Call it a labor of love.
Coach has introduced its latest eau de parfum for women called Love, which hits shelves this month. Prices range from $72 for 1 oz. to $112 for 3 oz., and it is available at Macy’s Inc., Ulta Beauty and Dillard’s.
The launch, in time for fragrance’s holiday-induced sales swell, comes at a time of growth for licensee Inter Parfums Inc. Philippe Benacin, the company’s cofounder and president of its French subsidiary, said the Coach business has been on a steep incline as it doubles down on key franchises.
It’s also one of Inter Parfums’ largest brands. As reported, four in its portfolio — Monblanc, Jimmy Choo, Coach and Guess — fall within the net sales range of $150 million to $200 million.
“It has developed a lot over the past three, four years and the U.S. is about 40 percent of the Coach business,” Benacin said. “This is the third fragrance in our first franchise, and we wanted something more in the spirit of the market with Coach Love.”
The juice, developed by Givaudan perfumer Antoine Maisondieu, include top notes of wild strawberry, juicy mandarin and pink pepper leaves; heart notes of red velvet rose, Indian sambac jasmine and osmanthus flowers, and base notes of cedarwood, benzoin resinoid and gray amber.
“Love is very elegant and softer than the former one,” Benacin said. “And we wanted to make it more international in terms of audience. In terms of fragrance, and less American in our targeting.”
Though other pillars in Inter Parfums’ portfolio target very specific demographics, Benacin cited Coach’s wide appeal as part of its success. “The Coach consumer is not a typical consumer. We have brands on which the consumers have a very specific profile, but Coach consumers are much larger,” he said. The ages range from 15, 20 to 60, 80. All American women have a Coach bag in their house.”
That was also part of the thinking behind the Juergen Teller-lensed campaign accompanying the launch. “The idea was to have a couple showing their love. It’s very international, it’s very easy to promote it in Europe or in Asia, where Coach is very strong, also,” Benacin said. “The idea was to be very international in the campaign, even if it’s very different from the competition. It’s quite the image of Coach, which is very easy to understand as a brand and the codes are quite clear.”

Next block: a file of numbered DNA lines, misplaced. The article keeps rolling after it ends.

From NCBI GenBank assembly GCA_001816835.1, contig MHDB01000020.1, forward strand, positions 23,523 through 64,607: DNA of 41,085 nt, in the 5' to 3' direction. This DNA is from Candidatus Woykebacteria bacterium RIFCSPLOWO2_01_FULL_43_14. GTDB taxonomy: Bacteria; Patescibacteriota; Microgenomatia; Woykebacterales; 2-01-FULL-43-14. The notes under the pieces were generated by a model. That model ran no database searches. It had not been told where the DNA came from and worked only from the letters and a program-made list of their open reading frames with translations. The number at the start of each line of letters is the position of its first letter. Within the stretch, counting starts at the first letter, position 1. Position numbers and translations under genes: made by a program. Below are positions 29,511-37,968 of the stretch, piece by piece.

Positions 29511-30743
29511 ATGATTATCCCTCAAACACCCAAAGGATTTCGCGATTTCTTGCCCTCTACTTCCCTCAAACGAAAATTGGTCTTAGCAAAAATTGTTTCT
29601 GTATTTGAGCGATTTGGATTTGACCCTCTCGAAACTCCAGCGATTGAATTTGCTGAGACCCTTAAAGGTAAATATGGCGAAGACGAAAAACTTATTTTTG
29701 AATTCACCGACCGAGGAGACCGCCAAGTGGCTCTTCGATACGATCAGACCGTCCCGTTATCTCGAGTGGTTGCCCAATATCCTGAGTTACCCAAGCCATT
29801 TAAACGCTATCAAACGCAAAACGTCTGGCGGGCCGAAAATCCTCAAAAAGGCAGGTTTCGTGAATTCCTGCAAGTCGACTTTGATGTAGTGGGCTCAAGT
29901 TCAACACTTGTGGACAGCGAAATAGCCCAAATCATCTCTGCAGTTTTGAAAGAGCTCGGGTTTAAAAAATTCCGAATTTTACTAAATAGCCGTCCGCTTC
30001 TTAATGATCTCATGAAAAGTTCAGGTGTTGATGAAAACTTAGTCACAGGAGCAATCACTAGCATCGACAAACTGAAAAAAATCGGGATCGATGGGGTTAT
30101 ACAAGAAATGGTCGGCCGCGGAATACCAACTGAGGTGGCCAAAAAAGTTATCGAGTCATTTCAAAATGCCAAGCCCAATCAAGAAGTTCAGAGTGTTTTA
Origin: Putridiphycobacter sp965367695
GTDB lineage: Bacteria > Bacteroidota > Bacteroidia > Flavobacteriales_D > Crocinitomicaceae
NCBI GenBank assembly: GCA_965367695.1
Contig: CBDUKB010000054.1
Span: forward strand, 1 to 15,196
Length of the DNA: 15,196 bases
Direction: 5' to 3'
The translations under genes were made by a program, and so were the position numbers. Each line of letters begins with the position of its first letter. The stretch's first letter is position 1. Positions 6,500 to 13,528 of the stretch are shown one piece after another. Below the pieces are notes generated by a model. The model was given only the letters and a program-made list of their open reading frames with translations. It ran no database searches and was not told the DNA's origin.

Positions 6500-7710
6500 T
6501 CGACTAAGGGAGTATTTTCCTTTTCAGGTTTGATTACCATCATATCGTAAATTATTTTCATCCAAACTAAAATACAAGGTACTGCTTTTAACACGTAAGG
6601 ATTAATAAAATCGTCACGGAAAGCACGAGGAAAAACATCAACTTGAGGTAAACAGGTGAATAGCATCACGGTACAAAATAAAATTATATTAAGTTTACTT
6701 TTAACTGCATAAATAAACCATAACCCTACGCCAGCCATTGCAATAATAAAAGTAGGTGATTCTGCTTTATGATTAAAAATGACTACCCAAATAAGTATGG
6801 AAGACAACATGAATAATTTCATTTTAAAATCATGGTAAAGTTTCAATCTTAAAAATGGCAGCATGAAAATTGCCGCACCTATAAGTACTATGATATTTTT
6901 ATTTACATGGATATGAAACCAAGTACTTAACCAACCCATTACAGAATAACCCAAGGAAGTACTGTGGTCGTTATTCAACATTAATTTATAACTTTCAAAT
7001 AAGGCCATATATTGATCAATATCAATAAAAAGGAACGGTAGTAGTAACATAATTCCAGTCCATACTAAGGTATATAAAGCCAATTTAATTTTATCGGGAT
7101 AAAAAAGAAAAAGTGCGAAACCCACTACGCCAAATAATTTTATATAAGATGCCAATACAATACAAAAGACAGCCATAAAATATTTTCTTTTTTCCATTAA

Added Stuart Vevers, Coach’s creative director, in a statement, “Coach Love celebrates freedom of expression and all the ways we share affection with our loved ones. To evoke this feeling in the campaign, instinctively I knew Juergen Teller [who shot the campaign] would be able to capture candid snapshots of intimacy in a way that also speaks to the charismatic nature of the scent. Together, the fragrance and the imagery play on the tension between individuality and togetherness, and captures my belief that when we authentically express ourselves, we can inspire others to do the same.”
The fragrance launch comes at a busy time for the Coach brand, which saw its parent company Tapestry ink an $8.5 billion deal on Tuesday to buy Capri, the parent company of Jimmy Choo, Michael Kors and Versace.
“It’s a very good move for Tapestry for sure, because Capri has Jimmy Choo, Versace. Jimmy Choo is a brand that we started with the fragrances a long time ago,” Benacin offered. “It will probably help Tapestry to be stronger in Europe as well. They are super strong in America and Asia, and they have a little business in Europe. This will change that position.”